clicking on its icon.
The Mixer icon
Right-click in the area directly under the “Lead” text, navigate to Audio and
choose Dedicated. This will create an output specifically for this track, which
we’ll later connect up. Note that you can choose to Auto-connect the output –
doing so means that it will automatically be connected to system:playback_1
and 2. Whether you should do this or not will depend on your set-up, but for
the purposes of this How To, we can leave it enabled.
Creating a dedicated output
Then, create another MIDI track, naming it “Bass” and repeat the above.
Next, we’ll create two Audio tracks, to which we’ll later record, or “bounce”,
the output of the MIDI tracks. Using the same Track window as you used for
the MIDI tracks, this time, select Audio, instead of MIDI, under Type and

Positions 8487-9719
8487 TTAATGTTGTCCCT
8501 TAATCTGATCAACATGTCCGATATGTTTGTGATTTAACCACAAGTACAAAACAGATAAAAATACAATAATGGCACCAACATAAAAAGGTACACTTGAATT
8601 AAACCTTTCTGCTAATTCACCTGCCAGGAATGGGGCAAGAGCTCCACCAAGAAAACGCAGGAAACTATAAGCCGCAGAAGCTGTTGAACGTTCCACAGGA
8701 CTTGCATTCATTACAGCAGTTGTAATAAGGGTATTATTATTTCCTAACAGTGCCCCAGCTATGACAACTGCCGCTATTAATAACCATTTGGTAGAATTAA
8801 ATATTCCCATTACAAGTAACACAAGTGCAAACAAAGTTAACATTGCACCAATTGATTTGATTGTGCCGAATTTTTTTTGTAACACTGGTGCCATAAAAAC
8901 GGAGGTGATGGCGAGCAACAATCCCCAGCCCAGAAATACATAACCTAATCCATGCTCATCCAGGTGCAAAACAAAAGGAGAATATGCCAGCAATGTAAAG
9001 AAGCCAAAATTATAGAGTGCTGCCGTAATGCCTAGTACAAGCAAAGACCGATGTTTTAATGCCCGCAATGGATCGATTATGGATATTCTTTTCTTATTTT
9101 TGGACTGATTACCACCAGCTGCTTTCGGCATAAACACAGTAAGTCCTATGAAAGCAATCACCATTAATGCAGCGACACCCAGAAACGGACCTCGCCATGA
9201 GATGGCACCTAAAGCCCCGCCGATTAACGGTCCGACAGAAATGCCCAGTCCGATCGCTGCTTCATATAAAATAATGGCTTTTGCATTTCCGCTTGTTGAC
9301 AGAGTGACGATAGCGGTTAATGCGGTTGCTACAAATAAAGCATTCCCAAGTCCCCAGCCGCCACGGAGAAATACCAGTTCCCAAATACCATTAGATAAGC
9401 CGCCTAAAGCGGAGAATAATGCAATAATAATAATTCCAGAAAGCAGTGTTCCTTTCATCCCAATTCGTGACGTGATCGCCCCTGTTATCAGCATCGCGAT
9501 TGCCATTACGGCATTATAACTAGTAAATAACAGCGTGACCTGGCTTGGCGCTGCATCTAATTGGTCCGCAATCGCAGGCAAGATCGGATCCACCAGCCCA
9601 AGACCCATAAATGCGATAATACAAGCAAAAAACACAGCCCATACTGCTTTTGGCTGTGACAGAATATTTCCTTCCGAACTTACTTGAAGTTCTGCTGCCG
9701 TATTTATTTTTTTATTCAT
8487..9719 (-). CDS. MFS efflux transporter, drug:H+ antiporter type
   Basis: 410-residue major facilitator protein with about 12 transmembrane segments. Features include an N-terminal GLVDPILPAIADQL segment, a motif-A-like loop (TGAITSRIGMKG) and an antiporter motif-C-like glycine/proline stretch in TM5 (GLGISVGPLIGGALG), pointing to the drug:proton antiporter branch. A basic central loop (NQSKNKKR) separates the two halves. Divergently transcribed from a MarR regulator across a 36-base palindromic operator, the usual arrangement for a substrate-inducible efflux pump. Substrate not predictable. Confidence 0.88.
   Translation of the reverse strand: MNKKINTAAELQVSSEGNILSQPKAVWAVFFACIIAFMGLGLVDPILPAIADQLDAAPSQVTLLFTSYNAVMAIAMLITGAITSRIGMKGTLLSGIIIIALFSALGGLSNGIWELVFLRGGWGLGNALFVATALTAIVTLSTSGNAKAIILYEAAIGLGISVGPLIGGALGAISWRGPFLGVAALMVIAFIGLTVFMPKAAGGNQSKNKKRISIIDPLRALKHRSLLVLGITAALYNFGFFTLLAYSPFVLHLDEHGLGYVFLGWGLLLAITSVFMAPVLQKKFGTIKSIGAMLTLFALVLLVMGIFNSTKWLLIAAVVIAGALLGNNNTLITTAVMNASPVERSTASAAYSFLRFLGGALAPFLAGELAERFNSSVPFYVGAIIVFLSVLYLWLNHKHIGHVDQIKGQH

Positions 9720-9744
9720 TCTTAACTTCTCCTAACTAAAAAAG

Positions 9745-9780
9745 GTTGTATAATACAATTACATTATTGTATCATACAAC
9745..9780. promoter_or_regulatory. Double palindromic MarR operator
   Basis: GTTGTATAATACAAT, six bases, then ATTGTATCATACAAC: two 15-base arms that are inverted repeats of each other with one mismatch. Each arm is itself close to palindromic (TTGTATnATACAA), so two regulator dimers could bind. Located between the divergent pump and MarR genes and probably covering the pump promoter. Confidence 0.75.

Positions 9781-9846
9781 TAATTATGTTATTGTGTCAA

create a track named “LeadBounce” (there’s no “dedicated output” step here).
Once done, create another Audio track, called “BassBounce”. Qtractor should
then look like this.
MIDI and corresponding Audio tracks
2. Creating Buses
In order to send the output of the MIDI tracks to their Audio tracks, we use
Buses. Buses channel the output from a particular source to a particular
destination. For more detailed information on them and on the concepts of
routing, please see the wiki.
The method of creating a Bus is covered in this How To. Using these instructions,
create an Audio bus, with the Mode set to Input, calling it “LeadBus”. Then,
create another in the same way, calling it “BassBus”. As with the MIDI tracks’
dedicated outputs, you can choose to Auto-connect or not (for the purposes of
this How To, it doesn’t really matter). Your Bus window should then look like
Creating Buses
Note that you can also create mono Buses to record into a mono audio track.
To do this, you would set Channels to 1, as covered in this How To.
3. Connecting everything up
Although we now have MIDI tracks to compose in, Audio tracks to record in